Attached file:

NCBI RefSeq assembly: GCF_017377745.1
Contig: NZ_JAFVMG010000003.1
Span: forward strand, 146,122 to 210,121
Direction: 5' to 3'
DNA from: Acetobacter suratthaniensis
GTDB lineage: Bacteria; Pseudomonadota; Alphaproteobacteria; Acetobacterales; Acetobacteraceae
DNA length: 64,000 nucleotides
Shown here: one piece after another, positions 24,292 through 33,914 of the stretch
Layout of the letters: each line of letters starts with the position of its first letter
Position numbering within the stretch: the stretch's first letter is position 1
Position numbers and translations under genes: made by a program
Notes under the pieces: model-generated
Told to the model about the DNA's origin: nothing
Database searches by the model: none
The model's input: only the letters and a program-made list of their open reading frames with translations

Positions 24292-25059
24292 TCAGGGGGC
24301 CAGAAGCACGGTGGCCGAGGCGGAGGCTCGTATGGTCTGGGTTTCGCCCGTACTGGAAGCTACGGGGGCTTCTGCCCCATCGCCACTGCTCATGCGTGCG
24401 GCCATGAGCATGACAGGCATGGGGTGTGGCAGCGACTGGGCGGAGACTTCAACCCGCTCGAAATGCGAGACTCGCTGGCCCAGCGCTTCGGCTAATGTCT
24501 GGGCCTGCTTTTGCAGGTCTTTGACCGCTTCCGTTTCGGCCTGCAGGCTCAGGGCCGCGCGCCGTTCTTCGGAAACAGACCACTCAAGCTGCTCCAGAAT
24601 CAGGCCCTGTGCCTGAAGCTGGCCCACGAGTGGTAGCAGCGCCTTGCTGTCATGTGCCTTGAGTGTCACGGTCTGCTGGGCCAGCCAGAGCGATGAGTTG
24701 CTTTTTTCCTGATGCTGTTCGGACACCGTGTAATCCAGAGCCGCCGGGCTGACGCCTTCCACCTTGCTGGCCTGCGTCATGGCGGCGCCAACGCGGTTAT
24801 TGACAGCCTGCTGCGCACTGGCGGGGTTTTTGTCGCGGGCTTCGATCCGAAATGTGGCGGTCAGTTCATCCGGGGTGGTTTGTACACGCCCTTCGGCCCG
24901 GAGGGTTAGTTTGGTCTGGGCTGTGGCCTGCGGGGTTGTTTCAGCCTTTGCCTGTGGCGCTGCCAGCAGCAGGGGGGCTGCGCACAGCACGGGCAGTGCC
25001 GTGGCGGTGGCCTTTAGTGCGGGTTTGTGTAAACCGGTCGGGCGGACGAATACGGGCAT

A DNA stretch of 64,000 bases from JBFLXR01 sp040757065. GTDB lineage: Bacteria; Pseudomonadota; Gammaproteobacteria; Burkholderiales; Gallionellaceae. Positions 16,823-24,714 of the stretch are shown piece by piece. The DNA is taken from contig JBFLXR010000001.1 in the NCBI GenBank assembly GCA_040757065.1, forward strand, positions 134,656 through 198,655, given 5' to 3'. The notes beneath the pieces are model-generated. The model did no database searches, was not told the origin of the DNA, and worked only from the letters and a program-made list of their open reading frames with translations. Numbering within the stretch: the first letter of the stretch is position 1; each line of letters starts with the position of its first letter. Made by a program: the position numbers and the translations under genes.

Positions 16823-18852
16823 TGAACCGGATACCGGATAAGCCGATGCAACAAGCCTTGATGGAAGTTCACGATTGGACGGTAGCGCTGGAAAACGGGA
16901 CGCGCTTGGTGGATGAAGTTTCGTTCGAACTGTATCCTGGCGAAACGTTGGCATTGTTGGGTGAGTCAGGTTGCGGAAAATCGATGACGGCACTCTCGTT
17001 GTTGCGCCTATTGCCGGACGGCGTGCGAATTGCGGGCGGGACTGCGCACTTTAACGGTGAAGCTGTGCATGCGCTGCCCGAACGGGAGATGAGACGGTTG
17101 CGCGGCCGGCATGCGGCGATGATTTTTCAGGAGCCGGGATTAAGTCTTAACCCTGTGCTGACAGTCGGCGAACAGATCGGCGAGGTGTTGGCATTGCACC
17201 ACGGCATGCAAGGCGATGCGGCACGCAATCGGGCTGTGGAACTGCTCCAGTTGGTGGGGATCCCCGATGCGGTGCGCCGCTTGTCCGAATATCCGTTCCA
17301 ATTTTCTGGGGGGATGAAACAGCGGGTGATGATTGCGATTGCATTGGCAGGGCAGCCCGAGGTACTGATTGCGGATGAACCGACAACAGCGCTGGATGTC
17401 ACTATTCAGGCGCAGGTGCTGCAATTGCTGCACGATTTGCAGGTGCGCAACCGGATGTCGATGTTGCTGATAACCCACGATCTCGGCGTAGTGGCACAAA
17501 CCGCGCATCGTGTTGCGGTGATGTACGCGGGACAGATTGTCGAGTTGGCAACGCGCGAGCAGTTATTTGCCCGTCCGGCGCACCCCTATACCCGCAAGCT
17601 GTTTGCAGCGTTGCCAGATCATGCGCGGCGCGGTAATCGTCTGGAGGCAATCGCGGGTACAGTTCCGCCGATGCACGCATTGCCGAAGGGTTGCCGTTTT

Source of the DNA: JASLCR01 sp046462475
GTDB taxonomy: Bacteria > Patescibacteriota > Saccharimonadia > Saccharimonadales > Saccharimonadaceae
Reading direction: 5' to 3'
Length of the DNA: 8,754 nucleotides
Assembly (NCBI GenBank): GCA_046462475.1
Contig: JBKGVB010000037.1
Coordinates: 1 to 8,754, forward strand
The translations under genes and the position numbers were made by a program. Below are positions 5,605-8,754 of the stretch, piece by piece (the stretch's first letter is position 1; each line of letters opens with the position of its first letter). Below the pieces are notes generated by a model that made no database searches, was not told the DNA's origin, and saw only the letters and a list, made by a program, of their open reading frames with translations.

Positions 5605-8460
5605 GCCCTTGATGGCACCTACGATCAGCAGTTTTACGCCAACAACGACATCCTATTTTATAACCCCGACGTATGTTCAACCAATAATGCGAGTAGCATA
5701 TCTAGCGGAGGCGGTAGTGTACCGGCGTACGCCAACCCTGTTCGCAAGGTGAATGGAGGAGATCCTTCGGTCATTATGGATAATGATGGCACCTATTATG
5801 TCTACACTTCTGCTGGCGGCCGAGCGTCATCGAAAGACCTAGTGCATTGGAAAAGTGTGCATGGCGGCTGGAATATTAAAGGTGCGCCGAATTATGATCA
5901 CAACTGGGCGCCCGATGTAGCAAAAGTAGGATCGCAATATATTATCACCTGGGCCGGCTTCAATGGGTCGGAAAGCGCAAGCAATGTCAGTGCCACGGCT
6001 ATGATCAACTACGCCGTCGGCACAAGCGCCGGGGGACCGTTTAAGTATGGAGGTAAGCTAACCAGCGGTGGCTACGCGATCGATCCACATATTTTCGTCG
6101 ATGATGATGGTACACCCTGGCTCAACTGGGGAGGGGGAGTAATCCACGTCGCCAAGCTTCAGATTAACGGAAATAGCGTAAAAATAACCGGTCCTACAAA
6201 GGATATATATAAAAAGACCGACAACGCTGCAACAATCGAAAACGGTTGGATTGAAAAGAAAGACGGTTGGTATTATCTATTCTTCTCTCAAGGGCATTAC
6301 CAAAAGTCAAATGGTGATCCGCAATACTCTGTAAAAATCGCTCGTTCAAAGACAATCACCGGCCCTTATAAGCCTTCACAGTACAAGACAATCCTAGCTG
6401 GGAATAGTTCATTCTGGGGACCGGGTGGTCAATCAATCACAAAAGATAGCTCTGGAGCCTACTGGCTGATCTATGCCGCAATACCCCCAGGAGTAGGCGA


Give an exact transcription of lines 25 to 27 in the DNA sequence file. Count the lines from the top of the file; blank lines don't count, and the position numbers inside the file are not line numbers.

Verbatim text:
25001 GTGGCGGTGGCCTTTAGTGCGGGTTTGTGTAAACCGGTCGGGCGGACGAATACGGGCAT

A DNA stretch of 64,000 bases from JBFLXR01 sp040757065. GTDB lineage: Bacteria; Pseudomonadota; Gammaproteobacteria; Burkholderiales; Gallionellaceae. Positions 16,823-24,714 of the stretch are shown piece by piece. The DNA is taken from contig JBFLXR010000001.1 in the NCBI GenBank assembly GCA_040757065.1, forward strand, positions 134,656 through 198,655, given 5' to 3'. The notes beneath the pieces are model-generated. The model did no database searches, was not told the origin of the DNA, and worked only from the letters and a program-made list of their open reading frames with translations. Numbering within the stretch: the first letter of the stretch is position 1; each line of letters starts with the position of its first letter. Made by a program: the position numbers and the translations under genes.

Positions 16823-18852